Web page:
This movie also makes the Ant-Man film better in retrospect, and should effectively shut down anyone who doubted Marvel’s decision to part ways with Edgar Wright. Ant-Man is terrific here, and that’s in part because of the set-up done in the previous film, set-up that Wright was firmly opposed to ‘setting-up’.

And while we do have some set-up for future films here, most of what this movie is about is pay-off. Nothing comes at the expense of anything else either; the action scenes are thrilling, like actually edge of your seat, open-mouthed amazing, and the characters feel more real than ever. Characters have always been the strong suit of the MCU and that virtuosity is on display here. Tony Stark is the darkest we’ve ever seen (and that’s before the revelation that sends him over the edge), and he’s not alone: on the whole, this is a very dark film. Dark, but far from grim. There are moments of levity that don’t jar with the tone, but even more, there are heartfelt moments. Rather than detract from the spectacle, they inform it, buttressing  the action with real, human relationships, so that we’re always invested in what’s happening on the screen.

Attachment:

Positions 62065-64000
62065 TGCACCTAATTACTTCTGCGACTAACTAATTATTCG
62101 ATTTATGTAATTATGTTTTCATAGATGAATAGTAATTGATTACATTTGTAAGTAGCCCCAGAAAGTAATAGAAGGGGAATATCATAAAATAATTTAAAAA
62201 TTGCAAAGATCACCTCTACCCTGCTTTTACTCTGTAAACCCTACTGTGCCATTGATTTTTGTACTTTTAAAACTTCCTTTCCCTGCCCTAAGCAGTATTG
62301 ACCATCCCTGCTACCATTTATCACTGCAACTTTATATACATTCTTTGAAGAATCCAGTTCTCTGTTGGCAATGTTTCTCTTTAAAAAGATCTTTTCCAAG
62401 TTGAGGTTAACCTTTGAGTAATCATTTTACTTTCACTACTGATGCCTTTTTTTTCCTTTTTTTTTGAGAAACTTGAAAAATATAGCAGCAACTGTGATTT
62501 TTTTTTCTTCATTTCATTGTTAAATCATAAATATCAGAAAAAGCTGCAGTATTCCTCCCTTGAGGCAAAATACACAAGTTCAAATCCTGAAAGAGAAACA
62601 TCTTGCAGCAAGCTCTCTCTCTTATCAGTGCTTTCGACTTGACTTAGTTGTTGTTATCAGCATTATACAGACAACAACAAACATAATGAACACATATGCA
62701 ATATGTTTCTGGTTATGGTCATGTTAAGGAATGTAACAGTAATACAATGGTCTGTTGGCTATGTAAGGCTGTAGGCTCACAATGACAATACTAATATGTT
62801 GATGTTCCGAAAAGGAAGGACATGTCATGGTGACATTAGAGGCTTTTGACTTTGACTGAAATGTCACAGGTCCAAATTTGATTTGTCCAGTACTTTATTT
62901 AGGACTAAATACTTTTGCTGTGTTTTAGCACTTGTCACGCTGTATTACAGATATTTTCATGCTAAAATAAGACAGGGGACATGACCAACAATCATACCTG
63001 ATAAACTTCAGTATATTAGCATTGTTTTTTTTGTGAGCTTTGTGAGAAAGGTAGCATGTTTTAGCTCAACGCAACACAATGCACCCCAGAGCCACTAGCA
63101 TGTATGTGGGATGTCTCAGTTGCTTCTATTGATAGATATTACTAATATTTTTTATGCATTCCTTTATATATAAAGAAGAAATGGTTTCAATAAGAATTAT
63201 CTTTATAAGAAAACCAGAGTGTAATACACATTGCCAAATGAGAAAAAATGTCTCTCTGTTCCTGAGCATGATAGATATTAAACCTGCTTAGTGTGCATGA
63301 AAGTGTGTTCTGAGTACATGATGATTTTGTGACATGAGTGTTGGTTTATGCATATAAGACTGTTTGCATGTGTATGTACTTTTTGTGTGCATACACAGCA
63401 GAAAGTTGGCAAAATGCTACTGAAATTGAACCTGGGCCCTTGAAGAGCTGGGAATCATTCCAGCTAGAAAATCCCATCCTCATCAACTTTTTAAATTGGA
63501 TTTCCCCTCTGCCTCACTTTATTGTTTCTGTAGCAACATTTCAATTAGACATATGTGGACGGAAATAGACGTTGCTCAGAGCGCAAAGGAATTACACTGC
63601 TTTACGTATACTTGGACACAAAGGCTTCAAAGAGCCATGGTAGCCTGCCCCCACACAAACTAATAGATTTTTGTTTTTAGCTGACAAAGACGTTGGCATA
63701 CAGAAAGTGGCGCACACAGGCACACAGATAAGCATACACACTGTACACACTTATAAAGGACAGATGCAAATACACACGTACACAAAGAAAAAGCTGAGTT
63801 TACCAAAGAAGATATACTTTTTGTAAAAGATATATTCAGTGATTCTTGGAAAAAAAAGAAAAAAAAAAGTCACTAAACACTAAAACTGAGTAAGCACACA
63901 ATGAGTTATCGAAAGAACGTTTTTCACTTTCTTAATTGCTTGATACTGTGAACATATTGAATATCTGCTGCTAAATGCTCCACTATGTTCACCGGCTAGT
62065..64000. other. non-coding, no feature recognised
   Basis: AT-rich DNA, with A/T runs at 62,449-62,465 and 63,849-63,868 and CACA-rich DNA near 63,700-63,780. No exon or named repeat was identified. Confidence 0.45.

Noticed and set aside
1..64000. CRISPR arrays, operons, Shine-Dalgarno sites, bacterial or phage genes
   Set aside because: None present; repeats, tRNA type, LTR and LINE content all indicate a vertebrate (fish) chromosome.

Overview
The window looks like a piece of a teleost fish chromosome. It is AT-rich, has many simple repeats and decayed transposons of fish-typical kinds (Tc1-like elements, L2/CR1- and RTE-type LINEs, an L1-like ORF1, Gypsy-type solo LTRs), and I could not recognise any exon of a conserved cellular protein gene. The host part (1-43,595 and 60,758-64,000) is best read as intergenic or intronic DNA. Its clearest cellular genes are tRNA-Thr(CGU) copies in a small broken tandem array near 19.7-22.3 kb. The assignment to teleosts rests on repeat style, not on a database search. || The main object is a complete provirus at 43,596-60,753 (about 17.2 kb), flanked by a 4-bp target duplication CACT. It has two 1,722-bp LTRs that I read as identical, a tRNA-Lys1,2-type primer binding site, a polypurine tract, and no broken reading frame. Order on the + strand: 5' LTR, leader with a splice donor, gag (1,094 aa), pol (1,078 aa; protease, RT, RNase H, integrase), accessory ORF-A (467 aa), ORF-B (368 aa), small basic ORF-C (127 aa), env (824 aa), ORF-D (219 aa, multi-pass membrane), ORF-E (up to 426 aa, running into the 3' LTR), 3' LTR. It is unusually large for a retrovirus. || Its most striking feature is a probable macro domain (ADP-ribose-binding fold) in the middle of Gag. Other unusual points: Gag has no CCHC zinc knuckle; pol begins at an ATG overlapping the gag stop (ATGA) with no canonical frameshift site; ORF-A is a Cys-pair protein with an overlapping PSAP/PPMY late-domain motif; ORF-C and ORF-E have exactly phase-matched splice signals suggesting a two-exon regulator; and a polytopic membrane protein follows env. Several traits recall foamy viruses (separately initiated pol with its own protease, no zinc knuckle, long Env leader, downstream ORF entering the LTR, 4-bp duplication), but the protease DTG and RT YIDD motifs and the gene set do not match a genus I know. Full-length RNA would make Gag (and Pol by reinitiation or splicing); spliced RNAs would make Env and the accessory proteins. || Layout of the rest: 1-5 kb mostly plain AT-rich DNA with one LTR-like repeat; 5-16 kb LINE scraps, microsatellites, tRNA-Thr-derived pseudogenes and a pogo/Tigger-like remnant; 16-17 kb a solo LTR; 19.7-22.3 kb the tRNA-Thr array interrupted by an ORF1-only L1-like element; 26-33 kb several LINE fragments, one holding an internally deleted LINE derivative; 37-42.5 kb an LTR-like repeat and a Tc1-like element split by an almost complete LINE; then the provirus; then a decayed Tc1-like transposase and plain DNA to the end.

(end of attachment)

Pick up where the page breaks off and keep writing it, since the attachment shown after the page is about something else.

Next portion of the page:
Since this is the creative team that will be responsible for the next Avengers movie, it’s safe to say we’re in safe hands. This movie is one hell of an audition.

So that’s pretty much that. Thank-you again, if you’re reading this. I’ve got a long way to go as a writer, but this was a decent start, I think. And I’m such a fan of these movies, and of  these characters, that it was a fun and worthwhile exercise to sit down and figure out why.

And here’s why: since it’s announcement, the MCU has always been about possibility. These are people attempting something that’s never been done, and succeeding at it. There have been stumbles, oh god yes, but the MCU shakes it off, and lumbers forward. It’s its own sort of superhero, that way.

And now we are 13 films into this franchise, and that’s simply incredible. There’s just nothing else that compares to it. And although we still have representation issues, oh, god yes, at least that’s a conversation that gets had now. Phase three will give us our first film led by a black man, and our first by a woman. We’re getting there; slowly but surely, and in this sense, the MCU is proof that the Social Justice Warriors – of which I am one – are winning the culture war.